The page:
2. Get some professional help. No gardener is an island (even if my garden's on an island) and there's no reason why I have to go it alone.
  3. Face my enemies head-on with the proper defenses. I'm off to buy a bottle of Neem this afternoon.
  4. Count my blessings. At least I have a garden to be depressed about!

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  1. Phew! I thought it was just me that had those feelings. My garden exudes the same problems from time to time and it can get quite depressing.

    The only solution I've found is to go and buy myself another plant. Hope this helps.

  2. Hi, Claire, would you feel better if I told you that you're the pillow winner on my giveaway?! You won! I'm announcing it on Tuesday, but email me your info and I'll pass it on to Michelle for your prize.

    Thanks for reading!

  3. Stuart, your advice about buying a plant made me laugh--first, because one of the things getting me down is that I can't seem to find time to plant some of the plants I've already bought, and second, because that's just what I did yesterday! I bought another beautiful salvia. Now I just have to get it in the ground before it dies!

    And Rhoda, Thanks!!!! Yes, winning one of those beautiful pillows you were giving away does make me feel a bit better. At least I'll have a comfy place to lay my depressed head on!

  4. For my own garden, I would add a 4th reason I'm depressed - I have no soil and I'm having to work with lava rock! I have little pockets of garden that I work on but they are too scattered to look good. I do get a few veggies out of my raised beds, but I have to make my own soil and there's never enough of it. And even lava gardens have bugs! Thanks for admitting what makes us "down" about our gardens, especially at this time of year.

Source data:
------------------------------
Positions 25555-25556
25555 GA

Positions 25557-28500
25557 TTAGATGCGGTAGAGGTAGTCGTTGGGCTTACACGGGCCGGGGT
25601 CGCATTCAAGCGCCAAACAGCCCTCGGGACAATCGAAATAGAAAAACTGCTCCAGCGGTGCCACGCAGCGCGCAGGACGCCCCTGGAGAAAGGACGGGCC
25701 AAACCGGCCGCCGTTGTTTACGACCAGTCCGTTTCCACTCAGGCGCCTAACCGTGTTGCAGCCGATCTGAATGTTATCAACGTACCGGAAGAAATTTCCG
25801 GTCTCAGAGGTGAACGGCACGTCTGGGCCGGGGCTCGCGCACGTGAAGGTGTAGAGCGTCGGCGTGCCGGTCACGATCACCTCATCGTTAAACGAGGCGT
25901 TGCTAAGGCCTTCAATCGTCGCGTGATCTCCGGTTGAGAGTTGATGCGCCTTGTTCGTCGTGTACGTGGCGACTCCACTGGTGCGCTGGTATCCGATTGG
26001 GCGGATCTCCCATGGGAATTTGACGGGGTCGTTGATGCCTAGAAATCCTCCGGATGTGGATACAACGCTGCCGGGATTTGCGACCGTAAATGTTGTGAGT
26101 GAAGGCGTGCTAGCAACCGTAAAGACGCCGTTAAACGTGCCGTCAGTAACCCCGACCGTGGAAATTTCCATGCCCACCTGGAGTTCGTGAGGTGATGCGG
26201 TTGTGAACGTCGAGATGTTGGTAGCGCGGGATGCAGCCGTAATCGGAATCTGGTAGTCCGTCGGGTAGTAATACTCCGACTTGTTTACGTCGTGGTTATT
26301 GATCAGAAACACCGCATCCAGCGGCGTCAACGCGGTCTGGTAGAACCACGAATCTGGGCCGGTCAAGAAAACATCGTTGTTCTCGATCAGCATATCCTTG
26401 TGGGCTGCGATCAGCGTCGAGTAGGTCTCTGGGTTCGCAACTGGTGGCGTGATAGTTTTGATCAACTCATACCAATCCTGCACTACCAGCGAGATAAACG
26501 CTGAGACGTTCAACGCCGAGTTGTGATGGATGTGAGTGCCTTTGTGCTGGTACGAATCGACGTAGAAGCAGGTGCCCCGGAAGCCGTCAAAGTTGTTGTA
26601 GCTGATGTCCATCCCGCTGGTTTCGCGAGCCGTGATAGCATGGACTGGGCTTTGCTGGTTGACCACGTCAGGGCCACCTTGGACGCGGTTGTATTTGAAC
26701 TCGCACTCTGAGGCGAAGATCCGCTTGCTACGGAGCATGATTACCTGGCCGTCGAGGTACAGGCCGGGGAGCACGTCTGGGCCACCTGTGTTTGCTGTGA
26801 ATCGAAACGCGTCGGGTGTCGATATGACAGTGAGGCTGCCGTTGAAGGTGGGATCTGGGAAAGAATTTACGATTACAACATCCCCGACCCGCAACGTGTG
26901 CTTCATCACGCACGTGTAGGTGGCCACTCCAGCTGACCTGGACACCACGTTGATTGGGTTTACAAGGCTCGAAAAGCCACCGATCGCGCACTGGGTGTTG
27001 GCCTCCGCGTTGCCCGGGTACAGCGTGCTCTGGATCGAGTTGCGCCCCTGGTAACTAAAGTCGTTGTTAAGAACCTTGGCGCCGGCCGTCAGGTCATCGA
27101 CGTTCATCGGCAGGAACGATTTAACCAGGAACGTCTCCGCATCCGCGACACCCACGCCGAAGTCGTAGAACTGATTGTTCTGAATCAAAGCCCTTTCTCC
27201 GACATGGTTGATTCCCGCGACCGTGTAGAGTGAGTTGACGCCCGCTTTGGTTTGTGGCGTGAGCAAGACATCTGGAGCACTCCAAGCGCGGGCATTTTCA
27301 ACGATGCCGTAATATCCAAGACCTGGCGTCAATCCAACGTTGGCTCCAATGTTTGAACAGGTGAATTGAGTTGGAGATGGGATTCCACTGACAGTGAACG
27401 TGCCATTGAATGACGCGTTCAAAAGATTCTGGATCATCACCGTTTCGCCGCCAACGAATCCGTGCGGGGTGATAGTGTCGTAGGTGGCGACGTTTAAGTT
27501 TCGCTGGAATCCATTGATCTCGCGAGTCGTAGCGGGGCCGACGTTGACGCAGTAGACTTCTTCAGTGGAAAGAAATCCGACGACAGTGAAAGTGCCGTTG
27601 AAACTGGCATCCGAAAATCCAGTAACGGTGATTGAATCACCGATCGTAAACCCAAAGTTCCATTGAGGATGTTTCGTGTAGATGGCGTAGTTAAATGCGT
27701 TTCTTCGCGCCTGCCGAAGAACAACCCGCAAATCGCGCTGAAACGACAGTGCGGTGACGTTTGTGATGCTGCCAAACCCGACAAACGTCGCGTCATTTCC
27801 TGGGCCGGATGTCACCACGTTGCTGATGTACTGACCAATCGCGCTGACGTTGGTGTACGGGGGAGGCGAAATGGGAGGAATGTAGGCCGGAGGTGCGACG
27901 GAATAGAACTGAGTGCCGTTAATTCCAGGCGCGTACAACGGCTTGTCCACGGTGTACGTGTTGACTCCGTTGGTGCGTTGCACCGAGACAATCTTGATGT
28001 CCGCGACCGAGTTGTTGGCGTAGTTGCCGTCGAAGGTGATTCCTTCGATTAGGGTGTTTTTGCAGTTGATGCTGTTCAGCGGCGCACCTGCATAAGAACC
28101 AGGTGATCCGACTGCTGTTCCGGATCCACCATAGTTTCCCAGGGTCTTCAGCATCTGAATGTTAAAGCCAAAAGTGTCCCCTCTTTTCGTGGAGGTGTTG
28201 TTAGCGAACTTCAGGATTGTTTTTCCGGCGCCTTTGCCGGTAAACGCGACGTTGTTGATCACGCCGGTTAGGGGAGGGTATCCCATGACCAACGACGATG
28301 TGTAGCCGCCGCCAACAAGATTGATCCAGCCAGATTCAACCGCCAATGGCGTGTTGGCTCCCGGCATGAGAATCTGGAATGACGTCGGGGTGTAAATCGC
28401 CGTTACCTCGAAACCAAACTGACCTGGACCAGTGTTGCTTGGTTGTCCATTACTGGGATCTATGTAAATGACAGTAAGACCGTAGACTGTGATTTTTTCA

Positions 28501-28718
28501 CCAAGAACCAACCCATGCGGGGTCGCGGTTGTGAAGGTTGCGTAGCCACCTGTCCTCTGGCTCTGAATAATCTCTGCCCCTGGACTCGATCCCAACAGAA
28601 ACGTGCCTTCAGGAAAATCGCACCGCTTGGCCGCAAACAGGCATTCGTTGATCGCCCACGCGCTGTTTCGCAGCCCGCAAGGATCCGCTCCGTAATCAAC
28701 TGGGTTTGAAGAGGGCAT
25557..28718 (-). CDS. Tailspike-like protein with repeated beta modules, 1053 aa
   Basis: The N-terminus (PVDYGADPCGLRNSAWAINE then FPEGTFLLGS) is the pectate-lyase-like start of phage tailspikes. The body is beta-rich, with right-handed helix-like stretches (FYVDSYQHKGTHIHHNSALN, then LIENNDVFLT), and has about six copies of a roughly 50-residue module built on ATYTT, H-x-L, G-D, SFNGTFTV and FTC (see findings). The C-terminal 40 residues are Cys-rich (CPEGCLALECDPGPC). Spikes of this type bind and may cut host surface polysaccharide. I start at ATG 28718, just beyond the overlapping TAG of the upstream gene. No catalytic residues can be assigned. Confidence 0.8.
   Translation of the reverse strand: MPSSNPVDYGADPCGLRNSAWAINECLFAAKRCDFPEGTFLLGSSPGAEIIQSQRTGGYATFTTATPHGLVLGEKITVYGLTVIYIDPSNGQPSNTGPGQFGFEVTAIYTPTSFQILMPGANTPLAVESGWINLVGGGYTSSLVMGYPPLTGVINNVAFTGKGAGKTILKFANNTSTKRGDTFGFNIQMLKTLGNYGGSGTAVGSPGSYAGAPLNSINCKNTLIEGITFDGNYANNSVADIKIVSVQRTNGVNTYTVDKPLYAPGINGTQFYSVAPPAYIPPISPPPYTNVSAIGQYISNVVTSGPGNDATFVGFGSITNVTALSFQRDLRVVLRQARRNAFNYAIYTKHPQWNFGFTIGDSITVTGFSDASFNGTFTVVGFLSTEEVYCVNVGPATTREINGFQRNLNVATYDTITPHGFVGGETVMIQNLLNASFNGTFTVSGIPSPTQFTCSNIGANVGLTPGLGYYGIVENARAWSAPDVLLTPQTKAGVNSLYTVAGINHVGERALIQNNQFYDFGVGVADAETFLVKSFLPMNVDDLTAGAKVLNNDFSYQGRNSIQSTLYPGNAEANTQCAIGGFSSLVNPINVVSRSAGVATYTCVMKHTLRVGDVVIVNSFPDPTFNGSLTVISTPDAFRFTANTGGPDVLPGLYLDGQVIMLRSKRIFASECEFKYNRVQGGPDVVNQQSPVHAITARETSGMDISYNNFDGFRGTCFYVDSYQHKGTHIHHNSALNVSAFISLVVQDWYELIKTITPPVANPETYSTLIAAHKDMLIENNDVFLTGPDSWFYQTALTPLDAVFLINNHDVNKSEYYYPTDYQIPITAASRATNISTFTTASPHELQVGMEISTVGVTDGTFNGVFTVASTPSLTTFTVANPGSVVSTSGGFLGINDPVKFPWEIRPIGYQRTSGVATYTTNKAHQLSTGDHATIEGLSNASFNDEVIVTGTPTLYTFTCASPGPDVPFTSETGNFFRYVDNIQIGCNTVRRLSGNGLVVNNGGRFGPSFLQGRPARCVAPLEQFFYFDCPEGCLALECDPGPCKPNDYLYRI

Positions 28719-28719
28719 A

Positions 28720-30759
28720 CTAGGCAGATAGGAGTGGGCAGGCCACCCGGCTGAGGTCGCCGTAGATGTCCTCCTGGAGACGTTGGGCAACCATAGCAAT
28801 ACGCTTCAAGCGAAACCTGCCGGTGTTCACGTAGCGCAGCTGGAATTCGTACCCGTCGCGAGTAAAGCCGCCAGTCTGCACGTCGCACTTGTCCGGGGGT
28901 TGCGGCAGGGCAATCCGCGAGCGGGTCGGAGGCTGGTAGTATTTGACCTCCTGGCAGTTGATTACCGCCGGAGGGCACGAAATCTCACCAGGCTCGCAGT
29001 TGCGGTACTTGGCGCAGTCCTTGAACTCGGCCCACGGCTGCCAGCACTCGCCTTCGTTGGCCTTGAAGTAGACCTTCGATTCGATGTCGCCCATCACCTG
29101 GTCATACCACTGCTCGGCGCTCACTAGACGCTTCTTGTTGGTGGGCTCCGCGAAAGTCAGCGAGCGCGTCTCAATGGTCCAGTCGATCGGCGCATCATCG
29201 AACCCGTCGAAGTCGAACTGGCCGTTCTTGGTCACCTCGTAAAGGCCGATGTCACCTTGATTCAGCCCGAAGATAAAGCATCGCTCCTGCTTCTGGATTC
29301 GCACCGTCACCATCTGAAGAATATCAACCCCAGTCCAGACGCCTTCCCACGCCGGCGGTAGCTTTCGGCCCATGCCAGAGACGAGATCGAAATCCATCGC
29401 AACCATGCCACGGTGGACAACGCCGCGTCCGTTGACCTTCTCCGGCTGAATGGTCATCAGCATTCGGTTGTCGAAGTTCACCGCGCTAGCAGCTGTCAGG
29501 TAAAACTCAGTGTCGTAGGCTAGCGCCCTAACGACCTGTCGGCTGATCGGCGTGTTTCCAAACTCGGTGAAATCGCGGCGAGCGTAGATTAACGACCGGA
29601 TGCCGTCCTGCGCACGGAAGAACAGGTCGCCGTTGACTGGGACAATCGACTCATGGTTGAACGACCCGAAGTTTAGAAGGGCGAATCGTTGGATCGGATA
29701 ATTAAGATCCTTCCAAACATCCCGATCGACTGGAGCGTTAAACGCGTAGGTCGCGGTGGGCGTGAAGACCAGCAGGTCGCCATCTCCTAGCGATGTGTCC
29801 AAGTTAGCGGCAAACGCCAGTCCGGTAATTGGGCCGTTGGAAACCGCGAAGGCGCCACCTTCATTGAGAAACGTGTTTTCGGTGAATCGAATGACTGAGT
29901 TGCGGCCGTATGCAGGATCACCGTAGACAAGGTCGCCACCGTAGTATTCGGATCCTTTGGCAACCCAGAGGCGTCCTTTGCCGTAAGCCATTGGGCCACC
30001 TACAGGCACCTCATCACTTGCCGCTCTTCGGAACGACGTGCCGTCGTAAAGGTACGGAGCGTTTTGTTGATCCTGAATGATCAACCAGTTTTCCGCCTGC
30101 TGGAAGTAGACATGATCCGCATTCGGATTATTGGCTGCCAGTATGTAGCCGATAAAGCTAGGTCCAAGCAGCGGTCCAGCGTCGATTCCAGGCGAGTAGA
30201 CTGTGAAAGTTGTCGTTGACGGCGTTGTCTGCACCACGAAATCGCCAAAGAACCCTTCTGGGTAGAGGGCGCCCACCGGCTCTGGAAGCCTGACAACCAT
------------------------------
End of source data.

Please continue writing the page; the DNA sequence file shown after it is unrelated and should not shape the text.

5. Try getting a sample of basich from a shaklee dealer. I've seen this product keep whole fields of beans bug-free.

    I use it to "wash" my miniature shrub collection down if we haven't had good rains.

    It is safe for your pets and the environment but it does kill soft bodied bugs.

  6. I've got the garden blues, too.

    I've been trying to adjust to gardening in the desert, but the cycles are so alien - I keep missing the important plants dates, and feel like I am constantly fighting the climate - oh, wait, I am constantly fighting the climate.

    I'm too much the Midwestern garden girl, and I crave the greens of the heartland.

    I'm trying to find plants that take the heat and dry and, with applied water, stay green and lush, but it's a battle.

    Top that with our monsoon season being exceptionally stingy with the rain, and I'm down in the dumps.

  7. Nice blog. Enjoyed going through it. keep it up the good work. Cheers :)

  8. Here are some gardening tips that might help you fight the ‘down’ feeling:
    * Use less-than-thirsty plants in your garden.
    * Keep turf grass to a minimum.
    * Group plants thoughtfully.
    * Water plants only when needed
    * Water at night, when evaporation is much lower and air is calmer.
    For more tips on water wise gardening visit

  9. Not related to your post, but I thought your readers may be interested in this interactive USDA hardiness zone map I've created